Also, anyone who grew up in the 90s can attest that sexual validation was hugely important in 90s pop culture. Nearly all TV shows on showcased relationship humor and the men on TV prided themselves on having sex regularly. Knowing how hard even making the most basic connections with girls I was having at the time, I began to think that women must have had it easier to be intimate with someone.
2. Finding out a bit more about the physical
As I grew up, as we all do, I became more and more aware of the world around us. I became more aware of attractiveness, what people thought about it and how I felt. In the later years of high school, I noticed more and more about the girls around me. It became very clear who was growing up and it was very easy to notice how their bodies changed.
Of course, my friends noticed it too and we all would comment on the girls in our class during lunchtime, usually in quite a laddish, crude way. We’d all share who we thought was beautiful, sexy or hot, often in quite excruciating detail. However, even in these settings, I’d find my train of thought shifting a bit from that of my peers. I’d hear people talk about how they liked one girl’s boobs and how they bounced when she ran, maybe some other girl had an amazing ass; I’d likely agree, but I’d also entertain myself thinking about how it must feel to have bouncing boobs and amazing it must be.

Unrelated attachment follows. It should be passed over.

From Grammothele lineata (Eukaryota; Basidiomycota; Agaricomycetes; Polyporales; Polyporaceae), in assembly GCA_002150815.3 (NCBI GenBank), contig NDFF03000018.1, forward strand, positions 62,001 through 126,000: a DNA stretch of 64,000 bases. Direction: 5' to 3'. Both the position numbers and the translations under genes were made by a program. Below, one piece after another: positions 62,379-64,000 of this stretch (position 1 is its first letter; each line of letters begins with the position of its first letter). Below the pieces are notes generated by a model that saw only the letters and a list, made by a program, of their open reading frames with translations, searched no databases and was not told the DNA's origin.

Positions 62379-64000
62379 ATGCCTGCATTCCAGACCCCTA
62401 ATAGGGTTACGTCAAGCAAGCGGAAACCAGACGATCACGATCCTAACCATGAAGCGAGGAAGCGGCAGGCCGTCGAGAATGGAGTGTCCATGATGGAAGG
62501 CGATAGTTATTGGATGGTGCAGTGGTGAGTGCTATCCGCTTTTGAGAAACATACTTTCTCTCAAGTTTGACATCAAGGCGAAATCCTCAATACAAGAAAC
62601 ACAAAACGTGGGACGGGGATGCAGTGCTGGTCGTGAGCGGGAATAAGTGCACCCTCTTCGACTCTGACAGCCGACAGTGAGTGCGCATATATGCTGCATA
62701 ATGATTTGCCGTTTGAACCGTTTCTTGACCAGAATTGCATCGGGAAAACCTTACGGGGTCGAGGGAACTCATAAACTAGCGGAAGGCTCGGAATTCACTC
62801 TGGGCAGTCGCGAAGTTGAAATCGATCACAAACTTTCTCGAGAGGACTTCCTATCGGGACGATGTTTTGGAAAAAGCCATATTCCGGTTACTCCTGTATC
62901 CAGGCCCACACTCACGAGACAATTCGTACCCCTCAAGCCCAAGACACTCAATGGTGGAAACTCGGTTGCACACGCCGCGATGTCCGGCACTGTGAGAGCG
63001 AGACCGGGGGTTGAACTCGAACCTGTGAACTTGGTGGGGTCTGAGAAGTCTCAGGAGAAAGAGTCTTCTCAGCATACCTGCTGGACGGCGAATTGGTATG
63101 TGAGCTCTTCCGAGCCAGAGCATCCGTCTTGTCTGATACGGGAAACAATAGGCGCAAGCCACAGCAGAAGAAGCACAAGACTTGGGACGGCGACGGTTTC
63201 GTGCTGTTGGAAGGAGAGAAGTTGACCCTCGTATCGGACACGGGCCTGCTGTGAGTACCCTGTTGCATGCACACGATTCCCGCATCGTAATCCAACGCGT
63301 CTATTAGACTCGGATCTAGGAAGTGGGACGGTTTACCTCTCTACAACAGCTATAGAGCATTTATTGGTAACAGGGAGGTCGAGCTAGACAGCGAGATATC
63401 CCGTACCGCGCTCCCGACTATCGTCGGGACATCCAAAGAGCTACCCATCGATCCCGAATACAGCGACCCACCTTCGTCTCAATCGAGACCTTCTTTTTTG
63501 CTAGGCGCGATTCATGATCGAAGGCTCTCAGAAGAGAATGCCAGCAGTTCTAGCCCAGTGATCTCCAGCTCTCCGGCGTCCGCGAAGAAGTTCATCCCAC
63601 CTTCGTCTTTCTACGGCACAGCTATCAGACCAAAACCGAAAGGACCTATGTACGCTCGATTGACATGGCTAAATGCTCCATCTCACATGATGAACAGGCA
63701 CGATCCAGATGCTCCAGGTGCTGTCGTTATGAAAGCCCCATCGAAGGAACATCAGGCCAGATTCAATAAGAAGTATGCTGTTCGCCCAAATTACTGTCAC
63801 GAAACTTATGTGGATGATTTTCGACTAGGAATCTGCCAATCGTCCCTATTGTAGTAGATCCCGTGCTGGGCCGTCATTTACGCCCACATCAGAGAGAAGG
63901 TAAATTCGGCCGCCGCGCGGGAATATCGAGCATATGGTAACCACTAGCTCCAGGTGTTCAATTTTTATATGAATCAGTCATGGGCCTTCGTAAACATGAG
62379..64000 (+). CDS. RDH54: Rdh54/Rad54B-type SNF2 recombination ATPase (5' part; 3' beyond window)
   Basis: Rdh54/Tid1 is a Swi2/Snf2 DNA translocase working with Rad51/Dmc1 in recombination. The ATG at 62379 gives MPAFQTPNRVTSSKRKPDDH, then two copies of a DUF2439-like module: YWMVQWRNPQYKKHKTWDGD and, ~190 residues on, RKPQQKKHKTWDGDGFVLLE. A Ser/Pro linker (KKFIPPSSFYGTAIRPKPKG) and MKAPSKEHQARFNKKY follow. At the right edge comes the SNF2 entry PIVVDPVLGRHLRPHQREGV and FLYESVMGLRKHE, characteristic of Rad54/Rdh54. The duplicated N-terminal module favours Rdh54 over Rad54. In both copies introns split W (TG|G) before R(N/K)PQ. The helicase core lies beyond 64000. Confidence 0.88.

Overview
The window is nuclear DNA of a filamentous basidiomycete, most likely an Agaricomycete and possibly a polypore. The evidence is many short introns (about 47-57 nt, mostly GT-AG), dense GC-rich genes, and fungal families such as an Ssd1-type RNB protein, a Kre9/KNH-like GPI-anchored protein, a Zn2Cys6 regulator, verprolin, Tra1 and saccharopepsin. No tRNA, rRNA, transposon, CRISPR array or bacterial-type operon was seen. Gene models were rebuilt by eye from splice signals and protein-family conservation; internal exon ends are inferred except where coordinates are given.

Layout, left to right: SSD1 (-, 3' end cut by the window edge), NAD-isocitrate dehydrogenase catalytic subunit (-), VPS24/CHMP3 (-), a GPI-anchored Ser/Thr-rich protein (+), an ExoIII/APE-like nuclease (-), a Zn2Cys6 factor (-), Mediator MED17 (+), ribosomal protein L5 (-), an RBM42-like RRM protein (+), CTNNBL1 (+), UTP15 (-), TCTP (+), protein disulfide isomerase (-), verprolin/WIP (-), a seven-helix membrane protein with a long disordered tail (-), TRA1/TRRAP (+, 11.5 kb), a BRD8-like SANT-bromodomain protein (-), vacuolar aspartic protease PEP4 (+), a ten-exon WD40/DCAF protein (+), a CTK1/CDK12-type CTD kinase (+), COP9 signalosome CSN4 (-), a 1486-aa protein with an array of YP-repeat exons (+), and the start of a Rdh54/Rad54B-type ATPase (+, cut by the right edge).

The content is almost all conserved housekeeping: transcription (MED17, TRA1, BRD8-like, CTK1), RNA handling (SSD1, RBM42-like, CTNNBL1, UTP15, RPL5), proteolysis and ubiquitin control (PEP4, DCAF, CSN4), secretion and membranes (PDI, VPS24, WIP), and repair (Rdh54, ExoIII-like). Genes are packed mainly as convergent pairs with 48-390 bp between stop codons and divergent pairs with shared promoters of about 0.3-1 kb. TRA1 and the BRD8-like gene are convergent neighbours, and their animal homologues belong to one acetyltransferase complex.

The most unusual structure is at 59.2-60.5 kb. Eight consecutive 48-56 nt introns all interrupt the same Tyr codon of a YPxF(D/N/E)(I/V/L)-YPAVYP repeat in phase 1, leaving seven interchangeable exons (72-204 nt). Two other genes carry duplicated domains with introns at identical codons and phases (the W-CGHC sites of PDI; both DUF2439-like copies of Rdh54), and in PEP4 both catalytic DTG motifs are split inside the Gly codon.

On the few occasions when I’d find myself in conversation with girls my age and was comfortable enough to talk a bit, I was always curious about different things than the other guys. While they wanted to know, who had ever kissed another girl, or if they were still a virgin or not; I’d ask different things. I’d want to know why they felt they needed to wear a bra every day, why did the bra help, or something else about their feminine features.
Also, I’d see what most of society thought what men should look like, or the ideal handsomeness and just thinking I didn’t want to look like that. I’ve always been tall and skinny and I didn’t want thicker arms or put in the time to get them. I was more interested in being slim and toned than noticeably built or ripped.
3. Things develop